Two weeks after St. Johns Insurance Co. was declared insolvent, Florida regulators moved to begin liquidating Tampa-based Avatar Property & Casualty Insurance Co., making it the second carrier this year to weaken and the sixth in the last 30 months.
The Florida Department of Financial Services on Friday, March 4, asked the Leon County Circuit Court to approve a consent order making DFS the receiver of Avatar “for liquidation purposes.”
Avatar, launched in 2008, is a small insurer in Florida, with about 42,000 home insurance policies, about a quarter the size of St. Johns. But the insolvency is the latest blow to the Florida insurance market, which some industry leaders say is in crisis with more insolvencies likely this year.
Insurance executives said Avatar’s liquidation is unlikely to follow the same path as St. Johns, with all policies transferring to another insurer. Last week, the Florida Office of Insurance Regulation ruffled some feathers when it was learned that Slide, an insurtech startup turned insurer, would assume 147,000 unearned policies and premiums from insolvent St. Johns, without other carriers having the ability to bid on fonts. .
Avatar’s receivership could go the more conventional route, with the state-run Citizens Property Insurance Corp. taking the book of business and other insurers making take-out offers in the coming months, said an executive.
The court has yet to approve Avatar’s receivership and a transition plan had not been filed as of Tuesday morning. But a letter from Insurance Commissioner David Altmaier to DFS, included in the motion to court, notes: “While no insurer has expressed interest in providing coverage to all Avatar policyholders, several insurers have expressed interest in interest in potentially providing coverage to some of Avatar’s policyholders through direct solicitation by their designated agents. »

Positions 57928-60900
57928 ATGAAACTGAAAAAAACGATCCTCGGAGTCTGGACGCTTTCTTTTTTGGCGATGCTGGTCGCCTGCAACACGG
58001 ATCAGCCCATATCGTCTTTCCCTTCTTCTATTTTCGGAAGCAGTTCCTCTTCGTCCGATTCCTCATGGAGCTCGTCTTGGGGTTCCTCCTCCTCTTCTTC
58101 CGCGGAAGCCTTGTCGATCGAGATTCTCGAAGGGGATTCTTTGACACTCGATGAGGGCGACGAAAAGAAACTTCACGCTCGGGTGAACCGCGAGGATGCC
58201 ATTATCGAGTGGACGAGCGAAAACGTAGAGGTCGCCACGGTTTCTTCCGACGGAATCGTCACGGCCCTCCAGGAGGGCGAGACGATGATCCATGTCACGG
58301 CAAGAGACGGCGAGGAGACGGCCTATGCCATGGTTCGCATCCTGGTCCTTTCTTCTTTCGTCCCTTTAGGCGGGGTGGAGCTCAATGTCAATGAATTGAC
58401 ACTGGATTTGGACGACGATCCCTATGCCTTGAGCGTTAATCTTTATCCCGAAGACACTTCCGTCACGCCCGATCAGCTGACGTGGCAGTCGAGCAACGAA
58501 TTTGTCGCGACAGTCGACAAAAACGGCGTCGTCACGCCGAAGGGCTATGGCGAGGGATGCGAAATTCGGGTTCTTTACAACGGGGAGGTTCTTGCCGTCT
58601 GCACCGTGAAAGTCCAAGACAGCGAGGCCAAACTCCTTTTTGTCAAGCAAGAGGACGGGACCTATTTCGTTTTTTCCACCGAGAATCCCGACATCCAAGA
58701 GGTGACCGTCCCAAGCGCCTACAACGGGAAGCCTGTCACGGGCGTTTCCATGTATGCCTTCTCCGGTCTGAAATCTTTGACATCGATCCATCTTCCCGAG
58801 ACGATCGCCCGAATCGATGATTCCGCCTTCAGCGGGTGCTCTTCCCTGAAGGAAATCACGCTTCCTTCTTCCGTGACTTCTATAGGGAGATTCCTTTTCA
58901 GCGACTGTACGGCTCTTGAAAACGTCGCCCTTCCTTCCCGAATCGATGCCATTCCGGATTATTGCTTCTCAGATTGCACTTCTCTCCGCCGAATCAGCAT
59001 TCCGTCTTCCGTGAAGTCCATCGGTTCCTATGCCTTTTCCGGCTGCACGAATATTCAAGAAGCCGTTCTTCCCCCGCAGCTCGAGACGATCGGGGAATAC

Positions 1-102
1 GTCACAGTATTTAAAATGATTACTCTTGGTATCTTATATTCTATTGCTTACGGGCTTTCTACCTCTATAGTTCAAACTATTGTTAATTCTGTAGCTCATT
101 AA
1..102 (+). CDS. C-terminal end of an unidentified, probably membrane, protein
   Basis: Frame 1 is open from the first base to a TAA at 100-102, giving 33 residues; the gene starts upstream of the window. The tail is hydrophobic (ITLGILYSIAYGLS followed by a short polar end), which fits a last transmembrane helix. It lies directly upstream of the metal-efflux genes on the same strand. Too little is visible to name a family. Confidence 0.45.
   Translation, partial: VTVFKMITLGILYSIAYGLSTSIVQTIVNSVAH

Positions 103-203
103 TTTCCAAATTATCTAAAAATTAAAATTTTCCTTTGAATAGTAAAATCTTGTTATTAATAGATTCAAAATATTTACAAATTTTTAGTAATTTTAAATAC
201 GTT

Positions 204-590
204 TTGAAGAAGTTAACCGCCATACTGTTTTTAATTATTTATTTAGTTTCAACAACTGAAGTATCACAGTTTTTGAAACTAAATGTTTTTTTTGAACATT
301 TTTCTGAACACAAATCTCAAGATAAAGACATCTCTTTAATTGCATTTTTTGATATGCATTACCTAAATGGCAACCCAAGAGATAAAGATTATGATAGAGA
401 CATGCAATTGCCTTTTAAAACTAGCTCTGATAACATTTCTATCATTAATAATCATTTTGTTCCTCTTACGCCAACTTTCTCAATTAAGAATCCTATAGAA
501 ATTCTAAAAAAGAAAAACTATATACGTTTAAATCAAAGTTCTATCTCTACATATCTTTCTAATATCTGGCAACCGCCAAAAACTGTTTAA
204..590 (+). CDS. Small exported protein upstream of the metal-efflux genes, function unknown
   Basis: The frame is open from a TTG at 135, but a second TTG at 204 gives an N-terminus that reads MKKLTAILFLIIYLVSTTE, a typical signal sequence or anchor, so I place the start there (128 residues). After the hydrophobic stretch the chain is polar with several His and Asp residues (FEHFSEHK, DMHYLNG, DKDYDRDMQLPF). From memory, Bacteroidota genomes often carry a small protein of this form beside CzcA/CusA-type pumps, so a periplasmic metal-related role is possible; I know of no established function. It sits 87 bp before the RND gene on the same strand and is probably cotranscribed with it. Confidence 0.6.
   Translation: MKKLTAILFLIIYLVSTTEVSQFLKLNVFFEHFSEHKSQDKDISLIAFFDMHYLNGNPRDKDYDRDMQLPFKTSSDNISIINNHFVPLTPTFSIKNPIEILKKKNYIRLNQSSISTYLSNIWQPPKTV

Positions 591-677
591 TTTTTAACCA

Avatar’s board of directors voted on February 28 to begin delinquency proceedings, due to the company’s insolvency.
It became clear that Avatar was facing financial difficulties in mid-February, when the company announced it would stop writing new business in the state. The rating firm Demotech then withdrew its financial stability rating from Avatar.
Avatar and St. Johns are two of seven insurers in recent weeks to suspend new business or not renew thousands of policies in Florida. Others have called for double-digit rate increases. Industry insiders and CEOs have been warning for months that the Florida insurance market is in crisis, with most insurers suffering major losses from hurricanes, rooftop claims and legal costs.
The latest insolvency will likely require the Florida Insurance Guaranty Association to cover Avatar’s pending claims. It is unclear whether this will result in another assessment by FIGA on member insurance companies. After St. Johns was liquidated, FIGA approved a 1.3% premium assessment for carriers, an assessment that will be passed on to policyholders in Florida.
Avatar President Hidesh “John” Adhia declined to comment on Tuesday.
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